By Anne Marie Amacher
The Catholic Messenger
DAVENPORT — The final holy hour for life evening sponsored by Our Lady of Victory Parish dealt with medical treatment for the terminally ill. What does the Church say?
The Nov.13 event began with exposition of the blessed sacrament, prayer and benediction led by Father Thom Hennen, vocations director for the Diocese of Davenport.
During the holy hour, Fr. Hennen said he chose the Gospel reading from Luke of Mary and Joseph going to the temple to present their son to God. “You see the whole spectrum of life,” Fr. Hennen said. You see the child Jesus; his mother Mary, who was probably in her teens; Joseph, who was somewhat older, and there were Simeon and Anna in advanced years.
To some, Fr. Hennen said, it was easy to write off Simeon and Anna. “It’s easy to say they don’t matter. But they do have a purpose. Everyone has a purpose.”
Fr. Hennen said he has a smart phone. He can send email, texts, take photos, look up things, listen to music, calculate and pay bills and use the phone as a boarding pass. And in a pinch, he has a flashlight. “Oh, I can even make and receive phone calls,” he said to the group, which laughed. The phone is useful in that he can do so many things with it.
But what about the beauty, dignity and gift of life? Advanced age does not make people useless. “We are called to treat people as people. Sometimes their usefulness is hidden from us. But there is dignity there to recognize and protect.”
Following the holy hour, a discussion was held on end-of-life decisions. Fr. Hennen noted that because culture tends to value people based on their usefulness some people nearing the end of life may question their own value. “It’s a time to rediscover life apart from usefulness.”
He pointed out that when he was studying in Rome he watched then-Pope John Paul II struggle at the end of his life. “You could see it in his face as he tried to say words.”
When first elected, Pope John Paul II was a vibrant, active man. He talked about dignity of the body, marriage and family. He laid the groundwork for Theology of the Body. As an older man he was still teaching about dignity. “His purpose was to drive this point home that the dying, ill and old have dignity.”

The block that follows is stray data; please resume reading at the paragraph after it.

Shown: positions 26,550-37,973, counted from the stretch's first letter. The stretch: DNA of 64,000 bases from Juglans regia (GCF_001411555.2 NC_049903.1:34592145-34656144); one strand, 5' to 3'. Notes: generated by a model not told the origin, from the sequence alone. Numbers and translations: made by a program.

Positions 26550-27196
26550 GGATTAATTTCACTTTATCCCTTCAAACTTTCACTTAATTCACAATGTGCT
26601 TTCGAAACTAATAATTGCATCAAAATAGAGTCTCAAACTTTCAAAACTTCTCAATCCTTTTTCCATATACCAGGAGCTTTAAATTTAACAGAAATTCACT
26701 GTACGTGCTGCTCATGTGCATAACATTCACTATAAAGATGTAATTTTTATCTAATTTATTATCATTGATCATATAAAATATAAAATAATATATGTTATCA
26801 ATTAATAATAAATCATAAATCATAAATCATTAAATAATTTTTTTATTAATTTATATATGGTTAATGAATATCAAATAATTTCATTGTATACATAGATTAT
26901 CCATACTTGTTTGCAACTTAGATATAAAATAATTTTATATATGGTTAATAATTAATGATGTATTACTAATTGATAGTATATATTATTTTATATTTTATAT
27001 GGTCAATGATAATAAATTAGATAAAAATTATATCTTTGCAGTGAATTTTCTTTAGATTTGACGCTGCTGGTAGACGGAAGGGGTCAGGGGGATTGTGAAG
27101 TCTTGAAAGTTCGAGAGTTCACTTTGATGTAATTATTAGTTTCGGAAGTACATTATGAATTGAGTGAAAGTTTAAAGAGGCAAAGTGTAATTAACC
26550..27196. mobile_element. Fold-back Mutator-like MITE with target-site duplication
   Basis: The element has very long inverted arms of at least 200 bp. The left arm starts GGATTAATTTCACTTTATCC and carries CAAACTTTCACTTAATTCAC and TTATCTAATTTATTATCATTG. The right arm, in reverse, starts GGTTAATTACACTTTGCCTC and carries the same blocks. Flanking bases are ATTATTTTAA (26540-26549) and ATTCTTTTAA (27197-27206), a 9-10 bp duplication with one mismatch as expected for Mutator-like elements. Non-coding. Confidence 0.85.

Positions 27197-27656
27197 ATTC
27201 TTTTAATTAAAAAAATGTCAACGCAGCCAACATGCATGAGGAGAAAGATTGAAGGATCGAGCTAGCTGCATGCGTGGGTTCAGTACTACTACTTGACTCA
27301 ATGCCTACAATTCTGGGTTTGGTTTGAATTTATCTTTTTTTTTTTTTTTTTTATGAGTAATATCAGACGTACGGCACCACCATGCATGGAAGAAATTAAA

When it comes time to make end-of-life decisions, Fr. Hennen said if there is a reasonable chance for an individual to live longer and more comfortably, “by all means try different means.” But you aren’t obligated to try everything that is out there.
Regarding hydration and nutrition, “it’s a big decision.” If the organs are shutting down, the person should be made comfortable. “You do not want someone to die of starvation or dehydration.”
Fr. Hennen said at the end of life it is important to make the person comfortable and not be in pain.
People should consider an advanced directive/living will or power of attorney. “If you have to choose, consider the power of attorney.”
He said living wills can be a matter of interpretation by family or medical personnel. With a power of attorney, that designated individual and alternate know your wishes.
“Clearly express what you would want done or not done,” he said.
One person asked whether the Church allows sick individuals to refuse chemotherapy or dialysis. Fr. Hennen said that is a difficult question to answer. If such treatments would be of benefit, then continue with treatments. But if they are not benefiting or there is a cost burden, then “by all means stop.”
Another participant said she wished more information would be given at the hospital concerning options and their consequences. “Doctors want to save their patients,” Fr. Hennen said. But he agreed that an informed decision is important. “Not everything is crystal clear,” Fr. Hennen said.
He encouraged his audience to read the U.S. bishops’ pamphlet on “Ethical and Religious Directives for Catholic Health Care Services.”